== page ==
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by Jack Thomson
30 August 2021
First Minister no longer self-isolating after negative COVID test

First Minister Nicola Sturgeon (Picture: PA)

First Minister no longer self-isolating after negative COVID test

Nicola Sturgeon is no longer self-isolating after returning a negative coronavirus test. 

The First Minister said on Sunday she had received a notification from NHS Test and Protect, having been identified as a close contact of someone who tested positive, ​and would isolate pending a PCR test result. 

She has since confirmed this morning that her own test result was negative, meaning because she is double vaccinated that she can exit isolation. 

Sturgeon tweeted: "Relieved to report that my PCR test is negative. Coupled with fact I’m double vaccinated - with second dose more than 2 weeks ago - that means I no longer need to isolate. 

"I’ll still be doing regular LFD tests as added precaution tho - and encourage everyone else to do likewise."

Yesterday, 7,113 new cases of COVID-19 were recorded in Scotland - the highest daily total yet. 

There are 507 people in hospital confirmed to have the virus, with 52 people receiving treatment in intensive care.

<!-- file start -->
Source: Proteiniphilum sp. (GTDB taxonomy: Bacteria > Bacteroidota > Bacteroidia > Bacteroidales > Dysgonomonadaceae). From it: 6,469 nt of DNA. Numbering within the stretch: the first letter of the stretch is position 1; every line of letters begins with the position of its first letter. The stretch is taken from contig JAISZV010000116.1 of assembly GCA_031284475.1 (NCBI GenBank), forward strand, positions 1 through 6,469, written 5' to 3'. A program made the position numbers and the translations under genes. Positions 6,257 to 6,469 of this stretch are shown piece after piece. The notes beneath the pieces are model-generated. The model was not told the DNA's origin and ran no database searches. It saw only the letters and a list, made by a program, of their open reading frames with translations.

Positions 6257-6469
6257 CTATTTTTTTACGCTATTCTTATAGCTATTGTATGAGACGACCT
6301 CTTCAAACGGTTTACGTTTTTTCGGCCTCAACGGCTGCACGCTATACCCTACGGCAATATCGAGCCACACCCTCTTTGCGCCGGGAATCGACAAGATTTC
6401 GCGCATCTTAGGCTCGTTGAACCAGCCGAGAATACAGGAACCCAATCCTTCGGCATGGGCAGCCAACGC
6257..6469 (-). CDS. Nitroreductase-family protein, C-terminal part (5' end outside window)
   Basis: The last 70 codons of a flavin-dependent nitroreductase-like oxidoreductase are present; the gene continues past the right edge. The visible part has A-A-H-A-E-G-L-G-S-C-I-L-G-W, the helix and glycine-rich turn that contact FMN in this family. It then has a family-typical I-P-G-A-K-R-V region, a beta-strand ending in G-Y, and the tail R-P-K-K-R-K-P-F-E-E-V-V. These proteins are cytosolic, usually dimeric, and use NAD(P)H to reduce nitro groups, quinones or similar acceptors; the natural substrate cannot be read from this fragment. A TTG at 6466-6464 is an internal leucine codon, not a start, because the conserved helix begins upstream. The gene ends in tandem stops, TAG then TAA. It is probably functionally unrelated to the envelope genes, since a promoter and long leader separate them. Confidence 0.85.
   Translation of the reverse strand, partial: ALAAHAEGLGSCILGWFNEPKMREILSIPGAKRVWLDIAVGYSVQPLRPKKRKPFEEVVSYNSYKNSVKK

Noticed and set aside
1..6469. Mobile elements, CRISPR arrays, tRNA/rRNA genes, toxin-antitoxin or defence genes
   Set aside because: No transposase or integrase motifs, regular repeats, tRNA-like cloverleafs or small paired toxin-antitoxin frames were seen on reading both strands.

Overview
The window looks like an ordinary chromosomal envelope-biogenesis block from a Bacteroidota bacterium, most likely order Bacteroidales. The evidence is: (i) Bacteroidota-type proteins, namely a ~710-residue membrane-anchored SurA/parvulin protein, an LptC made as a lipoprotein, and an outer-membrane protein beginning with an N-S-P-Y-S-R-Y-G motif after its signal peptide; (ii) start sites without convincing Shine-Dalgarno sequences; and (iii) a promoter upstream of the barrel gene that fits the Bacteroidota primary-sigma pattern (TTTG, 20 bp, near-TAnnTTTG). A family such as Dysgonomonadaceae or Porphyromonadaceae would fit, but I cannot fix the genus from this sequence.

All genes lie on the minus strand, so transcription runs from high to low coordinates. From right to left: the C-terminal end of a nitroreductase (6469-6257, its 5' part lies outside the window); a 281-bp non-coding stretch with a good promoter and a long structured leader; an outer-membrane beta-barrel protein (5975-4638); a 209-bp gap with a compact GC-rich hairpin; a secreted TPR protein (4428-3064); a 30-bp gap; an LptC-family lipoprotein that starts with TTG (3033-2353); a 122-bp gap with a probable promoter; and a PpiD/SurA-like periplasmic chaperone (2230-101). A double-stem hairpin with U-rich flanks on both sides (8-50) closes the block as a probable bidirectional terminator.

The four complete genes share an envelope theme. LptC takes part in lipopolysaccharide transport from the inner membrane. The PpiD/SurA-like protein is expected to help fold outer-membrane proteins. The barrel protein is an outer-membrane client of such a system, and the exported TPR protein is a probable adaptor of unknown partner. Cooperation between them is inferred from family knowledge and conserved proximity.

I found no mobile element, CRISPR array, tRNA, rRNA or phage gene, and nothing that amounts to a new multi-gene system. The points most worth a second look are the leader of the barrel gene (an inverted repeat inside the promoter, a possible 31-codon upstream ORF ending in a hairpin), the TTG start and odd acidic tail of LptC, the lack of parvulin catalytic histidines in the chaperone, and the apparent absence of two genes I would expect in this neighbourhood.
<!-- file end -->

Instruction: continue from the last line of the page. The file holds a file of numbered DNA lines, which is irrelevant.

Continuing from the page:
Sturgeon said following the publication of the figures: "We are seeing a rising curve of cases in Scotland. 

"It’s reassuring that vaccines are preventing the levels of serious health harms that case numbers like this would once have caused.

"However, we can’t be complacent and are monitoring carefully."

Meanwhile, the chief medical officer said it was "frustrating and really disappointing" to hear reports of abusive behaviour towards contact tracers as they try to keep up with soaring cases.  

Dr Gregor Smith tweeted yesterday: "Some exceptional work by contact tracing teams under very difficult circumstances today. Thank you to everyone involved. 

"But it’s frustrating and really disappointing to hear of increased aggressive behaviour & abuse to staff. Please be civil and patient with those trying to help."

Read the most recent article written by Jack Thomson - Data circulation: Why access to information needs to be at the heart of cardiology

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